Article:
From Wired, the more interesting part:
Consider this study, led by Uri Hasson and Rafael Malach at Hebrew University. The experiment was simple: they showed subjects a vintage Clint Eastwood movie (“The Good, The Bad and the Ugly”) and watched what happened to the cortex in a scanner. The scientists found that when adults were watching the film their brains showed a peculiar pattern of activity, which was virtually universal.I've often wondered about how some people find it easy to get right into the movies, and some are more inclined to keep a distance from what happens on screen. To extrapolate on the article's highlights, then, it might be reasonable to suspect that those lacking in experiential awareness (i.e. in their bodily sensation, either due to habitual experience suppression or inability to do so in the first place) would have a harder time "getting into" the movie going experience, and continue to engage in prefrontal cortex activity, which puts a bit of a psychological distance between the self and the screen.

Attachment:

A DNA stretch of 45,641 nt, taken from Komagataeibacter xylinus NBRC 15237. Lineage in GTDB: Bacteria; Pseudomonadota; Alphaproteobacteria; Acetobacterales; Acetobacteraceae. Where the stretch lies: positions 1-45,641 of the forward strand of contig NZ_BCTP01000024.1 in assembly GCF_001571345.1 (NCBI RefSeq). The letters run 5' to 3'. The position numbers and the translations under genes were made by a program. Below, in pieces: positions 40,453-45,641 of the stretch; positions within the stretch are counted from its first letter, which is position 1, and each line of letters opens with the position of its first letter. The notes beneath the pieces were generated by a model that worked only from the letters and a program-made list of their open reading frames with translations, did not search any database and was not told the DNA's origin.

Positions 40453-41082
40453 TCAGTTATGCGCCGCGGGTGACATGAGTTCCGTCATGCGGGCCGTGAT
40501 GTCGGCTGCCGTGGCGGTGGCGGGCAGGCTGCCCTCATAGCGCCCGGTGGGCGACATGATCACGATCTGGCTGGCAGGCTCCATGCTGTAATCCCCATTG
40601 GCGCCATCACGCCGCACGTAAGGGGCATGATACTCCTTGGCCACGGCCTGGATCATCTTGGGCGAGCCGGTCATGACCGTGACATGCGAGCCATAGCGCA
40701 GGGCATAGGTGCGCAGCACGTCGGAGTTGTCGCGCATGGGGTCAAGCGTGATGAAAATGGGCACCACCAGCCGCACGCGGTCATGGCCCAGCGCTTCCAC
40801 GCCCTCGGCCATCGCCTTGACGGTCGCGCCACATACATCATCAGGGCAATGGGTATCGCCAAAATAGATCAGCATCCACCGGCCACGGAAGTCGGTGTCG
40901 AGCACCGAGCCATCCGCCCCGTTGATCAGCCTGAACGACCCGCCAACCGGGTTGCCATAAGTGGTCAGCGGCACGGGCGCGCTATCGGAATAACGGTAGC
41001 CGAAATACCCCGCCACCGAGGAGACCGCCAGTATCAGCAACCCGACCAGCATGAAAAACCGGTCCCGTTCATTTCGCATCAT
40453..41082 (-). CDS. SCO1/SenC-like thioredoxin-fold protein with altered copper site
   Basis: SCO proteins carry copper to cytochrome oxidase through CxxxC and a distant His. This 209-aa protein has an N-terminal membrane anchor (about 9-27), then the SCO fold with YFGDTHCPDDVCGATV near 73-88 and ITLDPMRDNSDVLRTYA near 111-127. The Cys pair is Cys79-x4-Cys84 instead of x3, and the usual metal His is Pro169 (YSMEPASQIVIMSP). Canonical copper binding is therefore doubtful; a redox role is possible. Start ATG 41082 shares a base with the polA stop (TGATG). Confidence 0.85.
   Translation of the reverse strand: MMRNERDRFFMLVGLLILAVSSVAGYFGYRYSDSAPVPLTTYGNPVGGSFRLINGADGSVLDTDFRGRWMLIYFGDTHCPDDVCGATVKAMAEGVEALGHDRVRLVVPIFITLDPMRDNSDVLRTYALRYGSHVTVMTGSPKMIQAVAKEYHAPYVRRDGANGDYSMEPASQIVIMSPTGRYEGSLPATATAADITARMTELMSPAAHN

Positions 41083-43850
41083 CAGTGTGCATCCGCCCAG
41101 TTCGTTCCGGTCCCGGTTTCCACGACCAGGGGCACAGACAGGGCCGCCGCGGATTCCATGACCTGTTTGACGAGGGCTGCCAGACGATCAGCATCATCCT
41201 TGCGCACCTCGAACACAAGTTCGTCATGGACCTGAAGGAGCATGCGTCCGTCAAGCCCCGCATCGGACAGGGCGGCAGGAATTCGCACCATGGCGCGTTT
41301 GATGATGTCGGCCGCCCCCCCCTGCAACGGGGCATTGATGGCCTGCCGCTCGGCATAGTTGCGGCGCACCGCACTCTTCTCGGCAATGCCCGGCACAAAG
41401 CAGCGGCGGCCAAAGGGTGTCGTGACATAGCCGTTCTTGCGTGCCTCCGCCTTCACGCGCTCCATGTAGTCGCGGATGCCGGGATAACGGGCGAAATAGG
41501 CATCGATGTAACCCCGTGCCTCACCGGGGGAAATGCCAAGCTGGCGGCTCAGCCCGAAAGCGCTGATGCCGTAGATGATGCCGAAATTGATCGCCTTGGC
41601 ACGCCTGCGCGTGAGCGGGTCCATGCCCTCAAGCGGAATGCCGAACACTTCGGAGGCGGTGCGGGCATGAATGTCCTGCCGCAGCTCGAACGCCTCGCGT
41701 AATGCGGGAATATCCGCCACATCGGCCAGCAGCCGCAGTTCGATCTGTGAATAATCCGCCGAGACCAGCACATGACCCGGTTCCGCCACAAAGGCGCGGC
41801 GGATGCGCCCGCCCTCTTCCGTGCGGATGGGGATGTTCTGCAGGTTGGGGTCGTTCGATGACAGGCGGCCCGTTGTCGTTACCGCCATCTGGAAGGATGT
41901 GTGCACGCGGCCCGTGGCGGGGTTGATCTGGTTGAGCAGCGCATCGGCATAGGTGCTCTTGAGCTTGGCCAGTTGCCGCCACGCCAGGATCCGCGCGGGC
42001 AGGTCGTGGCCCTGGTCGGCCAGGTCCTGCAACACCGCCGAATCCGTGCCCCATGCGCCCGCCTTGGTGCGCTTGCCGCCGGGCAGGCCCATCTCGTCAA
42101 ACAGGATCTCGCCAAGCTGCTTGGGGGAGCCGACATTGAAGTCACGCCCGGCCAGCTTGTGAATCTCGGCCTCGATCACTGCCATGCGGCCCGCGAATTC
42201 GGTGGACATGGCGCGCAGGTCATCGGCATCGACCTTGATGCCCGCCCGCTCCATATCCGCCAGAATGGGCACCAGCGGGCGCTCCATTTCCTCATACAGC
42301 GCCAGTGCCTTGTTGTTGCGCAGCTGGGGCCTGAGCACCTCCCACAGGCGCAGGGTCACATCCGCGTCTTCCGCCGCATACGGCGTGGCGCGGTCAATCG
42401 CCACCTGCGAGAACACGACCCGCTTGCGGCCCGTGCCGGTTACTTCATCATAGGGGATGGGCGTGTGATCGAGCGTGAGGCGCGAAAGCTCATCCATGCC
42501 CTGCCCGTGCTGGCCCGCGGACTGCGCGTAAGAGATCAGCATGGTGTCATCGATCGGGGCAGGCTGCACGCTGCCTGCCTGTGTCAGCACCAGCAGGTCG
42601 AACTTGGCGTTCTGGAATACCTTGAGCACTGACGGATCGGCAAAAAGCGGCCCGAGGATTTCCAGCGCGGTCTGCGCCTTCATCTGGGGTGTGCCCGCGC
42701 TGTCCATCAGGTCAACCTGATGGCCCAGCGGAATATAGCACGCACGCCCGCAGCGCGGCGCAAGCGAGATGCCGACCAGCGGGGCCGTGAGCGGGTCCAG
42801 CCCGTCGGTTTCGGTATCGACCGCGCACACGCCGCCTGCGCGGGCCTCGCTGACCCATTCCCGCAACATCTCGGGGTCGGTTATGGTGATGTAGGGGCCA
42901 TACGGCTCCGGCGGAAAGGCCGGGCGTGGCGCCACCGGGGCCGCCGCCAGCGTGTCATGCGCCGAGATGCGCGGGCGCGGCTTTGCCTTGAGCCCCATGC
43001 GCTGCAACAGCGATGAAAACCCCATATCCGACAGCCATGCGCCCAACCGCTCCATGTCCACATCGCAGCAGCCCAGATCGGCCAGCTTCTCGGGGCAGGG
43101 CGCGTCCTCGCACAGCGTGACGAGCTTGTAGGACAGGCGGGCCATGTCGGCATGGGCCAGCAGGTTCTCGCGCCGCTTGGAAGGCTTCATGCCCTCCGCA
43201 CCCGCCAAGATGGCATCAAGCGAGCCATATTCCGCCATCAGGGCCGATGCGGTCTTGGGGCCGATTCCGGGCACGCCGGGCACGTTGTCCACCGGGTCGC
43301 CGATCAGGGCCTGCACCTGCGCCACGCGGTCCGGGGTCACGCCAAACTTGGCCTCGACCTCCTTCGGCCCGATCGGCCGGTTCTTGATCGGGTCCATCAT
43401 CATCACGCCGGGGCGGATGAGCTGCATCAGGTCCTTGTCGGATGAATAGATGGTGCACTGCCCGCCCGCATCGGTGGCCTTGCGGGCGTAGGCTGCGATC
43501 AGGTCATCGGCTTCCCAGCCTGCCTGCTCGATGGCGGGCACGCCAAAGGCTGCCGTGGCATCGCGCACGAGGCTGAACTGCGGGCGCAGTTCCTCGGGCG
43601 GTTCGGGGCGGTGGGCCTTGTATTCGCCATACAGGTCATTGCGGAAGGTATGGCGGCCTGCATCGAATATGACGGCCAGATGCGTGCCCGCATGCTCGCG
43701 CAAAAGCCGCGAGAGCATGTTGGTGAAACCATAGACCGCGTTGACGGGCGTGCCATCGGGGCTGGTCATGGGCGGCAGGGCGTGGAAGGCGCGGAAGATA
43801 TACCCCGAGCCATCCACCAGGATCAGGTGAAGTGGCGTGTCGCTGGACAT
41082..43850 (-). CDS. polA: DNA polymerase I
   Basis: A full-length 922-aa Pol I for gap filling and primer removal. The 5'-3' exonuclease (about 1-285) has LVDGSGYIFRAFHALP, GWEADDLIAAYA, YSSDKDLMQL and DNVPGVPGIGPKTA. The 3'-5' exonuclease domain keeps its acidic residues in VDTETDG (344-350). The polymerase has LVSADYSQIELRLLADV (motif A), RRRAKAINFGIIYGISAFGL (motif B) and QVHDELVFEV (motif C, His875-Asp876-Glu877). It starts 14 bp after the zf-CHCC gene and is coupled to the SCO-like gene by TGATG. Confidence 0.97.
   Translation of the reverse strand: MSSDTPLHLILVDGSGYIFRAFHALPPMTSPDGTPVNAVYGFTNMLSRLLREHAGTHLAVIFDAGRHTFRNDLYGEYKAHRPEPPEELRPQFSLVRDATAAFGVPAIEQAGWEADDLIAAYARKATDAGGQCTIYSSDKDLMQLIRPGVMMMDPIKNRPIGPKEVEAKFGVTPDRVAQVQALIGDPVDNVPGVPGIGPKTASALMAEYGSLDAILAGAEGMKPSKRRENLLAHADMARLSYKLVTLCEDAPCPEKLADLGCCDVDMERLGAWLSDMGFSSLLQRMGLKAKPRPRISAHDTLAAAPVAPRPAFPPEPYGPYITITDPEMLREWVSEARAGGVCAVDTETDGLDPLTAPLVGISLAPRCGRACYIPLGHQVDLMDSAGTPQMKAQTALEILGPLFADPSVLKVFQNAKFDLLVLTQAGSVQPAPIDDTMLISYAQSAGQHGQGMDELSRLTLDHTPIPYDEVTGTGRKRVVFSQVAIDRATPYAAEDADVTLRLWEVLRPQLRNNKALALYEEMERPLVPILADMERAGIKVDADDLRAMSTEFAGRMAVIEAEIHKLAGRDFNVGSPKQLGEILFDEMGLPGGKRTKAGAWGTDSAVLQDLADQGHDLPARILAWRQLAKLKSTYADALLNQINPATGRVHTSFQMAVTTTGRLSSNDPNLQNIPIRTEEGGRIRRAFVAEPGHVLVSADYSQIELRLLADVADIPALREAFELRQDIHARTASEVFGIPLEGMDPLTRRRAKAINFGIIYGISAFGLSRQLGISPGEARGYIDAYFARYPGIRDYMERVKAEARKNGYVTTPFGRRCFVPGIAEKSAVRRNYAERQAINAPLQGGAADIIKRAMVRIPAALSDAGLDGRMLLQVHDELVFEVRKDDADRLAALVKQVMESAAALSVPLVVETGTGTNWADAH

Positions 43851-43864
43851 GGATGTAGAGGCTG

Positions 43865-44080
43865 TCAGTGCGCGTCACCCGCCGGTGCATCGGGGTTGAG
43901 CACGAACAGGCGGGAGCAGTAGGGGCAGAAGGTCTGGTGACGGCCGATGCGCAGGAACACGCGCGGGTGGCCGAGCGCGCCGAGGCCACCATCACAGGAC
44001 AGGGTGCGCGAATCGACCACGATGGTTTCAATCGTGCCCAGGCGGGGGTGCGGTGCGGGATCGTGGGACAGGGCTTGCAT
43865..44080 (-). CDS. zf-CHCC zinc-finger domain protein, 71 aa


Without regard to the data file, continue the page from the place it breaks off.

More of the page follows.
[I]t’s also worth pointing out which brain areas didn’t “tick together” in the movie theater. The most notable of these “non-synchronous” regions is the prefrontal cortex, an area associated with logic, deliberative analysis, and self-awareness. Subsequent work by Malach and colleagues has found that, when we’re engaged in intense “sensorimotor processing” – and nothing is more intense for the senses than a big moving image and Dolby surround sound – we actually inhibit these prefrontal areas. The scientists argue that such “inactivation” allows us to lose ourself in the movie.
It makes sense given that emotional arousal (which includes bodily experience), one that is triggered by a particular aspect of the film that taps into a self-relevant subconscious / unsymbolized / unarticulated experience, can also override the prefrontal cortex activity. In other words, if you're the kind of person who finds experiential awareness challenging, you might still be able to immerse yourself in the film viewing process if there are aspects of the film that really speak to your deep-down emotional experience.
In summary, breaking news: if you're not getting the most out of your film going experience, it's either you, or the film.